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Tuesday, 8 April 2014

Social Enterprise and Science

Things We Don't Know is now an official member of Social Enterprise UK. So I'd like to take a moment to explain what this means, and why I feel this is important for TWDK as a company.

TWDK is a social enterprise

Monday, 24 March 2014

The Secrets of Ageing

Ageing by r000pert (Creative Commons)
Stormy weather ahead? Image credit: r000pert
At the moment at least, ageing is an inevitable part of life. And yet scientists don’t really understand how, or why, we age. It is thought that a combination of pre-programmed bodily changes and environmental issues are responsible[1], but how these interact isn’t clear. Some researchers in this area aim to help us make better lifestyle choices[2], such as eating more healthily or exercising more, in order to live a long and healthy life. Others meanwhile are looking for a way to stop the ageing process in its tracks[3].

Perhaps the first question that needs answering before we can fully understand the ageing process is whether it’s something coded into our genes, or simply a case of our bodies ‘wearing out’. From an evolutionary point of view, once an animal has passed reproductive age it’s of little use, and may not be worth the food needed to keep it alive. This means it makes sense for animals to die as soon as they are no longer fertile. There have been some suggestions that human women live so long post-menopause because they were useful in helping to look after their grandchildren[4], so their offspring were more successful. However it isn’t clear that this benefit would run to humans living as long as we do now. Another possibility is that rather than being an evolutionary advantage, ageing is purely a result of damage accumulating in our bodies - meaning that if we could prevent that damage, we may be able to extend our lifespans indefinitely.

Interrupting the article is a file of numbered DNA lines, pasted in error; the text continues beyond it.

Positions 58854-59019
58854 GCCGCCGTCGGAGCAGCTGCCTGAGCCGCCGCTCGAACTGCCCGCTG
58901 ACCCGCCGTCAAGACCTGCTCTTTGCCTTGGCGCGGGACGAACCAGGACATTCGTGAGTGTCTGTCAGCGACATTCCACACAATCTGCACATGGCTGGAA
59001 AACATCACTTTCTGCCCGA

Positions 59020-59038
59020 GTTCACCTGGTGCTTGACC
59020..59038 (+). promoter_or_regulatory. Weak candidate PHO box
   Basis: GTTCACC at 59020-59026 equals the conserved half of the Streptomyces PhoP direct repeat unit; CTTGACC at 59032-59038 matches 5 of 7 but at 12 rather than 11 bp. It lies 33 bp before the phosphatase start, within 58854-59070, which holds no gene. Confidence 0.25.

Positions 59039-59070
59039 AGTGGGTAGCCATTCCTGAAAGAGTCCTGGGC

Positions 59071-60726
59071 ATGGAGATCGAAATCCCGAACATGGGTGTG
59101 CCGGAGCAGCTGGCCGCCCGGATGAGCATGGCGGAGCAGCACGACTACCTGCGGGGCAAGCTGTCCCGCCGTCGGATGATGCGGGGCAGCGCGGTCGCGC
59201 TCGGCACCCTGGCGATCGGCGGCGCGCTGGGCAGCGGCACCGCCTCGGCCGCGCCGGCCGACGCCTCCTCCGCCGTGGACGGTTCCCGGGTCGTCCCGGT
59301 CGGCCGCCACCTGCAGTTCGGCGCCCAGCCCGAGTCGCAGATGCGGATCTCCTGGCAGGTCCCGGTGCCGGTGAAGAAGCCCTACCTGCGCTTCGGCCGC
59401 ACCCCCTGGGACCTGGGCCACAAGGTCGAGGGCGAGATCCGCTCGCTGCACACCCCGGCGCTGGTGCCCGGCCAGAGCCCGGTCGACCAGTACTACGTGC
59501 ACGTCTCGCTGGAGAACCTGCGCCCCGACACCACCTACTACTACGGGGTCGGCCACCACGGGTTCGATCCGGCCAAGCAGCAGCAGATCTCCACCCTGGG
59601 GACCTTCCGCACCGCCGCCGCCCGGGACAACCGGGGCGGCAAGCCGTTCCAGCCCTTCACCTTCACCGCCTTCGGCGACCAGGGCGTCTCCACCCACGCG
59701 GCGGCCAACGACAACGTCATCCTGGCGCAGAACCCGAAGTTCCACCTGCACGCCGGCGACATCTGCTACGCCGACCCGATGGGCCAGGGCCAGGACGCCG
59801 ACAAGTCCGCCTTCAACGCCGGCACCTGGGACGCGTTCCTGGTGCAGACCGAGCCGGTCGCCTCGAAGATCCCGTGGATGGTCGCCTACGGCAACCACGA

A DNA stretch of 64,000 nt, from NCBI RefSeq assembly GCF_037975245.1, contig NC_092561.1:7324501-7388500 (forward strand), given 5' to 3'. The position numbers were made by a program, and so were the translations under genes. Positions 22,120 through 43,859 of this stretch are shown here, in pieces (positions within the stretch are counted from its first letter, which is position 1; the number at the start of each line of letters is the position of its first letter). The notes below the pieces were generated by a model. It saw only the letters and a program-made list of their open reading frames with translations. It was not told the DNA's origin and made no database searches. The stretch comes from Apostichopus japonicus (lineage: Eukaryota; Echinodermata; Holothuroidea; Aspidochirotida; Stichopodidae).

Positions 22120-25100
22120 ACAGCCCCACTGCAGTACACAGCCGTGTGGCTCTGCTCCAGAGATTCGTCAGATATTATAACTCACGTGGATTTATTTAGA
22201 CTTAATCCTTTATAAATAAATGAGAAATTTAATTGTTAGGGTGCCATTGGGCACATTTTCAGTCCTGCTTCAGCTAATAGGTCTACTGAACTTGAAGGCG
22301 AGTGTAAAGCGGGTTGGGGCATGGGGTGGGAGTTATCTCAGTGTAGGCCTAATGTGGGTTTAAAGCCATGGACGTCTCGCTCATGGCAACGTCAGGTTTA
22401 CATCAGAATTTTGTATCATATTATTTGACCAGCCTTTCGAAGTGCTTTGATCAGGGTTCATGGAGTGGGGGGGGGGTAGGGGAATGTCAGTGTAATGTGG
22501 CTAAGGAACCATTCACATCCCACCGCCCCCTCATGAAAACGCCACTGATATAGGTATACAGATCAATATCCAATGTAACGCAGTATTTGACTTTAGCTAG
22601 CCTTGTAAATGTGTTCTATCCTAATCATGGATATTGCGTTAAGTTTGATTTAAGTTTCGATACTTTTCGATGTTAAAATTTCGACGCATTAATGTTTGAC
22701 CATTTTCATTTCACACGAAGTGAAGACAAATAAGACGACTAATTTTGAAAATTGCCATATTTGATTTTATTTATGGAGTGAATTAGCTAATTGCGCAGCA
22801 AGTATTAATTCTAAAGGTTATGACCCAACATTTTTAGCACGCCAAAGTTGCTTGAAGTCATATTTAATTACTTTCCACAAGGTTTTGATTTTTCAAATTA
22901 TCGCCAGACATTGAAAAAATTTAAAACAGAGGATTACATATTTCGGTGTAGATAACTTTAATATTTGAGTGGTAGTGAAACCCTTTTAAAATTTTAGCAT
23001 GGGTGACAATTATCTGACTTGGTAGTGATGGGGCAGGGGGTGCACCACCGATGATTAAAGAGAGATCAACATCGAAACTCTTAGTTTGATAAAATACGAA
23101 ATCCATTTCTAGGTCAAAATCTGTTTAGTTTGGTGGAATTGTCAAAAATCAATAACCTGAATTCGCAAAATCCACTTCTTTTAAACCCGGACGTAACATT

Tuesday, 11 March 2014

Nociception: Things We Don't Know about Pain

Photograph of German museum with signs related to descriptions of pain
People with congenital insensitivity to pain can feel temperature, but not when it's bad. But those with congenital insensitivity to pain with anhidrosis can't feel temperature at all, and so are at risk of overheating as well as getting cuts, bruises, burns etc. Image credit: Hobbes vs Boyle

Pain evolved as a necessary evil. It tells us when we've done something damaging, or are on the brink of causing more serious harm. It's tempting to wish away pain after stubbing your toe or burning your hand, but life without pain is far from pleasant. People born with very rare genetic conditions giving complete insensitivity to pain end up spending most of their lives in hospital for injuries they simply didn't know they were getting. They must actively learn and constantly be thinking about what things are "bad" to touch, such as knives or boiling water, because they will never feel the warning signs of a light prick or rising warmth.